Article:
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The Colosseum (Colosseo) is an almost two thousand year old gladiatorial arena located in the heart of Rome. It is Italy's most visited tourist attraction and is an imposing reminder of the wealth and might of the Roman Empire, and a reminder of the barbarism that was enjoyed as sport in Roman days.
Construction of the Colossem began in 70AD and was completed in 80AD under the reign of Emperor Titus. It's original name was Flavian Amphitheatre (Amphitheatrum Flavium) but was popularly renamed in the middle ages to Colosseum in reference to the nearby statue of Nero, the Colosso di Nerone. The stadium was able to seat 50,000 spectators and the eighty vomitoria (entrances) around the arena allowed spectators to enter from outside and be seated in a matter of only a few minutes.
The seating in the arena (known as cavea) was segregated into three areas and admittance to each area depended upon the class of the spectator. The lowest levels, closest to the action, were reserved for the highest classes and state officials, the middle level was reserved for wealthy Roman citizenry, whilst the upper levels were unreserved and allowed all other classes access to view the spectacle. The Emperor, VIPs and members of the Senate were seated within a terraced area, known as the podium, at the very front of the tiered seating.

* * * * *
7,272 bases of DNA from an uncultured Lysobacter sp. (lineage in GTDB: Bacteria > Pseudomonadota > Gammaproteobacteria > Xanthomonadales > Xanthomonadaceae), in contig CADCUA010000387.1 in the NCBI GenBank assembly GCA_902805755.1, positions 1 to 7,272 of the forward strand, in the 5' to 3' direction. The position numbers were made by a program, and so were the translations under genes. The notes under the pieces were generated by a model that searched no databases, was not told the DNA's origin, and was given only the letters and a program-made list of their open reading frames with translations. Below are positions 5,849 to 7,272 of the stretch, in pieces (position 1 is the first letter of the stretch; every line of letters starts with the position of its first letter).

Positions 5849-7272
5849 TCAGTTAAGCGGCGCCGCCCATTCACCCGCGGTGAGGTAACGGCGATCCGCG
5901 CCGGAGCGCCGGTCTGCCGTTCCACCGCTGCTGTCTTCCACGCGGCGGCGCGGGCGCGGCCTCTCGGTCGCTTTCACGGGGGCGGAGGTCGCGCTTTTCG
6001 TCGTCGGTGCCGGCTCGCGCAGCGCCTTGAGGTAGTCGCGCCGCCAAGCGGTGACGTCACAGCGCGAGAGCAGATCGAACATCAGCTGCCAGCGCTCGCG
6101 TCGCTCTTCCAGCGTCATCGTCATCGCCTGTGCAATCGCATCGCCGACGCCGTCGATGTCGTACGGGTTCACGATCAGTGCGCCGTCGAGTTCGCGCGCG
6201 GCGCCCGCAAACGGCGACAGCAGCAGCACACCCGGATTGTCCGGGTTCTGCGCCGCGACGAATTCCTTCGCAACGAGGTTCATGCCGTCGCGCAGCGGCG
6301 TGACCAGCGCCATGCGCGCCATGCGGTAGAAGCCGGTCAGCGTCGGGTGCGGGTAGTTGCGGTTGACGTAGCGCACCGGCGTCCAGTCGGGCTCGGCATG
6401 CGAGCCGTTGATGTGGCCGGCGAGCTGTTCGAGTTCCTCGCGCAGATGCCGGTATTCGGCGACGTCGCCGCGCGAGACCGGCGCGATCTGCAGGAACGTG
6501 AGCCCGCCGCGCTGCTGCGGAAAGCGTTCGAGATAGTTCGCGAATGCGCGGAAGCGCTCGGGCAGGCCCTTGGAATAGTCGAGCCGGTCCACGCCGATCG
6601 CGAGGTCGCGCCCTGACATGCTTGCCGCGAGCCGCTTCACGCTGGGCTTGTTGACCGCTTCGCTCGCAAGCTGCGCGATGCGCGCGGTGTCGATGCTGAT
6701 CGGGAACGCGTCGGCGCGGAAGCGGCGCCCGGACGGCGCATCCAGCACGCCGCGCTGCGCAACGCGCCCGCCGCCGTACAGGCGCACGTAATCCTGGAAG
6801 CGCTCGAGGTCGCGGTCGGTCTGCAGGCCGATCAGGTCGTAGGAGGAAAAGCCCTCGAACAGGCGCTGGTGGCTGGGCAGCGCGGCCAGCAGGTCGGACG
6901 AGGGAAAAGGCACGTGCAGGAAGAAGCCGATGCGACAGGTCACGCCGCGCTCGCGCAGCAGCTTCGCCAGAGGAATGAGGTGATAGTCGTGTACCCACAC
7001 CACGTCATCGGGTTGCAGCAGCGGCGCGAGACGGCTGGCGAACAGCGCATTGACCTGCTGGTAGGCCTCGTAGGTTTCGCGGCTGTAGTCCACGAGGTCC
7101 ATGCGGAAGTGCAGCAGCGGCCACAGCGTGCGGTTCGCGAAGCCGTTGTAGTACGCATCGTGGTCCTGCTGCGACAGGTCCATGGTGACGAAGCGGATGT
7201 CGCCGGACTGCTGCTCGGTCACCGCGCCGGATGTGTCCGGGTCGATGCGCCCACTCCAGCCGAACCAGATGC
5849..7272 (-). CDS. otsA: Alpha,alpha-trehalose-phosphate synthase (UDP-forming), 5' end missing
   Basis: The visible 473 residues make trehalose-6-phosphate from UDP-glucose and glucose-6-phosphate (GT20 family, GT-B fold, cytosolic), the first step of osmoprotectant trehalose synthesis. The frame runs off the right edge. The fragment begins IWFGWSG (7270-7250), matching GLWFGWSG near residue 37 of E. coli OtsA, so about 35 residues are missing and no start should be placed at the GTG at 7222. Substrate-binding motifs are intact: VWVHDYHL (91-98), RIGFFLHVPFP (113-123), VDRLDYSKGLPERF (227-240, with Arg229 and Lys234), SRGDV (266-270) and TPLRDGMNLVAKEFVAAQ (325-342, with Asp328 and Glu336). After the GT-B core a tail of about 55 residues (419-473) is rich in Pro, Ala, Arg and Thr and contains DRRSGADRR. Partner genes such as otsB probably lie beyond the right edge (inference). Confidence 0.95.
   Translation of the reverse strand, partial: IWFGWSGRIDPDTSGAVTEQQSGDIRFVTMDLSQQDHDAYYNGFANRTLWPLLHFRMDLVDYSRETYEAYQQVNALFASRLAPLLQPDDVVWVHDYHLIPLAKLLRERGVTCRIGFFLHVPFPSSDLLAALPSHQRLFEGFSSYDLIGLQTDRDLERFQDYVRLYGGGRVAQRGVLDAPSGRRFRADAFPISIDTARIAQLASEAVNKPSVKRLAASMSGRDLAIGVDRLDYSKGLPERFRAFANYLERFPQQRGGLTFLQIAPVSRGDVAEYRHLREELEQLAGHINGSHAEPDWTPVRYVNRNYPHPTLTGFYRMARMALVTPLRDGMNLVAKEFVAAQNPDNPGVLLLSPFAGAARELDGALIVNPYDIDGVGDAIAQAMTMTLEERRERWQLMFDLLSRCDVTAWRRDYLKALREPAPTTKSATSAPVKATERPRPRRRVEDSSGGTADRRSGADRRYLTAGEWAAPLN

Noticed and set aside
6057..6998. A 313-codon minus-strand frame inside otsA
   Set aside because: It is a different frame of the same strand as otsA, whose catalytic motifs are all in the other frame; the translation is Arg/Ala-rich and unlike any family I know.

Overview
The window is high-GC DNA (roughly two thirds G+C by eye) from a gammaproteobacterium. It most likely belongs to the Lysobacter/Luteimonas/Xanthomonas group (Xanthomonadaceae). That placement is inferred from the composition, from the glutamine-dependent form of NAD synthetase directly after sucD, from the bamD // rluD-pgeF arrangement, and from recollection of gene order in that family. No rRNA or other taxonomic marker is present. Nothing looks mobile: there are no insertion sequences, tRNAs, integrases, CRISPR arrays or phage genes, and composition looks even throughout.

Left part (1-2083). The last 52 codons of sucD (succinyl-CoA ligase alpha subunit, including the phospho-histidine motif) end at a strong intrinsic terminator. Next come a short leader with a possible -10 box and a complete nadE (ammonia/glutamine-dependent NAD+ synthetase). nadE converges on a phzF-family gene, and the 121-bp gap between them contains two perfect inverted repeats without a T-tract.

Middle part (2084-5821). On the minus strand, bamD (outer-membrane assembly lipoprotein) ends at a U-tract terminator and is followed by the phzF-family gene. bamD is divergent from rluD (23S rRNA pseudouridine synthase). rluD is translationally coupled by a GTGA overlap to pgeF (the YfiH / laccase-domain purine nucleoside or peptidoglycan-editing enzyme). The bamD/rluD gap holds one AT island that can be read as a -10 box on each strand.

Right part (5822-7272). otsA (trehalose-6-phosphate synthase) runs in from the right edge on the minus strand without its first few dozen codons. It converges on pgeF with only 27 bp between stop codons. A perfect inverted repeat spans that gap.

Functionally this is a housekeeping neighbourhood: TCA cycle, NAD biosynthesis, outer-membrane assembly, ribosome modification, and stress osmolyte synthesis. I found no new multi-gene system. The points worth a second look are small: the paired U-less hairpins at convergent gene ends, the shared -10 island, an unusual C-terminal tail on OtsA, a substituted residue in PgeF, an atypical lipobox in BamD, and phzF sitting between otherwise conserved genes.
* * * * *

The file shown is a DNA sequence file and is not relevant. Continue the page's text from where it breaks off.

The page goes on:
The exterior of the Colosseum was made up of 3 levels of arches on the outer walls consisting of Corinthian, Doric and Ionic columns. The upper two levels of arches once contained statues made from marble and the exterior of the Colosseum was covered in a white limestone called travertine. The interior of the arena was covered by a canvas awning that afforded some protection from the elements. The awning was supported by 240 masts from the upper level
The wooden floor of the arena had dozens of trapdoors that led to chambers beneath and allowed access for gladiators, caged animals as well as the extravagant sets used in reconstructed battles. The arena was used for gladiatorial contests, mock battles, executions, animal hunts and other spectacles all used to entertain the citizens of Rome. The floor of the arena was covered in a layer of sand to soak up the copious litres of spilled blood. The arena could also be flooded to allow for recreations of sea battles to be played out.
The Colosseum fell into disrepair and disuse after the fall of the empire and the beautiful marble and travertine removed in the Middle Ages to be used in other building projects. It's historical importance was later recognised and stabilisation and restoration of the structure were instituted in the nineteenth and twentieth centuries.
Nowadays the Colosseum is one of Italy's top tourist draw cards and attracts visitors from all around the world. There is a fee to view the interior of the arena and cues for entry can be lengthy, but the sense of history and awe this imposing symbol of Roman power invoke are well worth the wait.